Our research determined that home buyers often spend months browsing homes before finally wanting to take a home tour. Buying a home can be one of the most critical decisions in someone's life, so our release needed to include features that could keep users engaged over longer durations while considering their options.

setting the stage

research and platform

The Jovio Marketplace leveraged a templated platform for real estate product design where we layered in custom UI and found opportunities to improve the user experience.

Our research included conducting several heuristic analysis's of industry leaders with similar offerings to ours, and leveraging the most common trends that suited our design requirements.

Design Iteration

Prototyping with origami studio

Our design sprints moved quickly, so collaboration was an essential part of our design process. Our team had limited resources for research so much of the influence for validating ideas came from internal team discussions and reviews of low fidelity mockups.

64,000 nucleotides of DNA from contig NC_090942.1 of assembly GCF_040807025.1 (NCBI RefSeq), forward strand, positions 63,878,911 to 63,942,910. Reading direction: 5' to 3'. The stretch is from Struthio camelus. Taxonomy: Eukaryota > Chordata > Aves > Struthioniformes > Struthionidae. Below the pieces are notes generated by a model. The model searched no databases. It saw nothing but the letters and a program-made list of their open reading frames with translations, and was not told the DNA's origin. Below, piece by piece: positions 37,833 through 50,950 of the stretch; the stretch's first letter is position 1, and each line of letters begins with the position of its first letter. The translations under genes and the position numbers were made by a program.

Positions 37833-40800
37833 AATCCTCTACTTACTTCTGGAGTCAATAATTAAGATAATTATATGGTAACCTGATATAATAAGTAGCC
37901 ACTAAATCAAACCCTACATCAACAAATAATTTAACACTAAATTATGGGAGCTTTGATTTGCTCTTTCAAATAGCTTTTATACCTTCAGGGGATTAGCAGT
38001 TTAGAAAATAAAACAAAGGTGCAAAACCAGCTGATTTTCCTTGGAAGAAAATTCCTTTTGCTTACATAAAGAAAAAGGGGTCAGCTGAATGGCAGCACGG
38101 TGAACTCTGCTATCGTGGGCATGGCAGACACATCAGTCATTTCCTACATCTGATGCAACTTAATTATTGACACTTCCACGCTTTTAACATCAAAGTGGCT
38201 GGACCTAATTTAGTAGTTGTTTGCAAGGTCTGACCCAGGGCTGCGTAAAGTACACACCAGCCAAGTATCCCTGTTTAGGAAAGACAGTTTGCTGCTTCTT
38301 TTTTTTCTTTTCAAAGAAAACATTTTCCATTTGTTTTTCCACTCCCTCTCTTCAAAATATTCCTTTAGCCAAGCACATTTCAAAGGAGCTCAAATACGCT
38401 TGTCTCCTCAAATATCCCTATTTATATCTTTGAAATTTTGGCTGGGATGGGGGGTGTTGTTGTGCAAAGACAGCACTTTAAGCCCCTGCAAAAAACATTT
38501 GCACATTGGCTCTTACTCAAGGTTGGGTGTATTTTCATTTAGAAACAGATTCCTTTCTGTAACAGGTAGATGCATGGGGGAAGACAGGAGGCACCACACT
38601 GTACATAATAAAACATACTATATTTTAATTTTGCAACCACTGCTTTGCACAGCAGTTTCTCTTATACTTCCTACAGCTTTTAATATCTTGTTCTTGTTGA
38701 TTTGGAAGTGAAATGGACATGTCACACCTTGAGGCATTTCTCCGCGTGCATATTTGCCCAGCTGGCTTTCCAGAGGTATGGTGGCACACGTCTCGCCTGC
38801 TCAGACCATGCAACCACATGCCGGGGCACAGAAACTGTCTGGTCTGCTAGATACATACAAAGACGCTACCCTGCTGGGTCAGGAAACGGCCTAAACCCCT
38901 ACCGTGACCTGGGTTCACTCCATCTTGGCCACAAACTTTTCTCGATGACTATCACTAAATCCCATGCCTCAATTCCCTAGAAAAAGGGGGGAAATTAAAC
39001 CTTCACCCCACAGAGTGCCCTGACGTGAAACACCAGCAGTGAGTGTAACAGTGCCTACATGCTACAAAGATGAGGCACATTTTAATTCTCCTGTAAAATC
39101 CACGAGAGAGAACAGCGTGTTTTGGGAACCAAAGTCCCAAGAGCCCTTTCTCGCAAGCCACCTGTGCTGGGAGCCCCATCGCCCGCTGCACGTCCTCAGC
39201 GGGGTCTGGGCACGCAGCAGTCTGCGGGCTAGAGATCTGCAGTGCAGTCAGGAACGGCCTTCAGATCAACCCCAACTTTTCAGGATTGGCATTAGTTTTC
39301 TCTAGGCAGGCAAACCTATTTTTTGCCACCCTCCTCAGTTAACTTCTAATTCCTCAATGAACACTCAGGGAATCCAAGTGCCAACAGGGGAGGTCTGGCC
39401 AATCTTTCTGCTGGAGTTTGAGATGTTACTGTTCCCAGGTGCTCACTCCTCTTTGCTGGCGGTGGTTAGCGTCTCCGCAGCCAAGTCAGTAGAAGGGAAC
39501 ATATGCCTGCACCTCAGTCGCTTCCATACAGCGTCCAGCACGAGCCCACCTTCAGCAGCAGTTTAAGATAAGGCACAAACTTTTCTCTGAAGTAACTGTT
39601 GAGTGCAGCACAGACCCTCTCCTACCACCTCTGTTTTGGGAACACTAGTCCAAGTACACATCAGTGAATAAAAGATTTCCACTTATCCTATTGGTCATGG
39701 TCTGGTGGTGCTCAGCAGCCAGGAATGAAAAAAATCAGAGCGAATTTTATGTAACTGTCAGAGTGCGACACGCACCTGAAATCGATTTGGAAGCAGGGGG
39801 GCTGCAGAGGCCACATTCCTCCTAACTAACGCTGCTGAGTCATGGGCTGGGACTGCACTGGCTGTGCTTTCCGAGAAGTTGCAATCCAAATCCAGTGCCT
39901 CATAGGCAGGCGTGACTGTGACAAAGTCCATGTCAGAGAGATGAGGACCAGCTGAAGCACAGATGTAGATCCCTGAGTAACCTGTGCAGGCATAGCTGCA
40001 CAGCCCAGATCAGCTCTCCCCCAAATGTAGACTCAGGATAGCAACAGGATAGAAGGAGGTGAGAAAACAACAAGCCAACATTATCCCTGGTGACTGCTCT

In later stages, high fidelity prototypes proved to be an excellent way for stakeholders to interact with a fleshed out interactions that reacted to input. Prototypes also gave developers more detailed examples of how we intended interactions to work.

Retrospectively, I would have avoided designing the screen-swipe microinteraction for screen transitions, as that is a native interaction to mobile apps.

I created prototypes with Origami Studio, a prototyping tool that enables interactions and real-time animation rendering.

interaction Design process


Sketches A & B show options for how users would toggle between the two property viewing options; the map view, and the list view.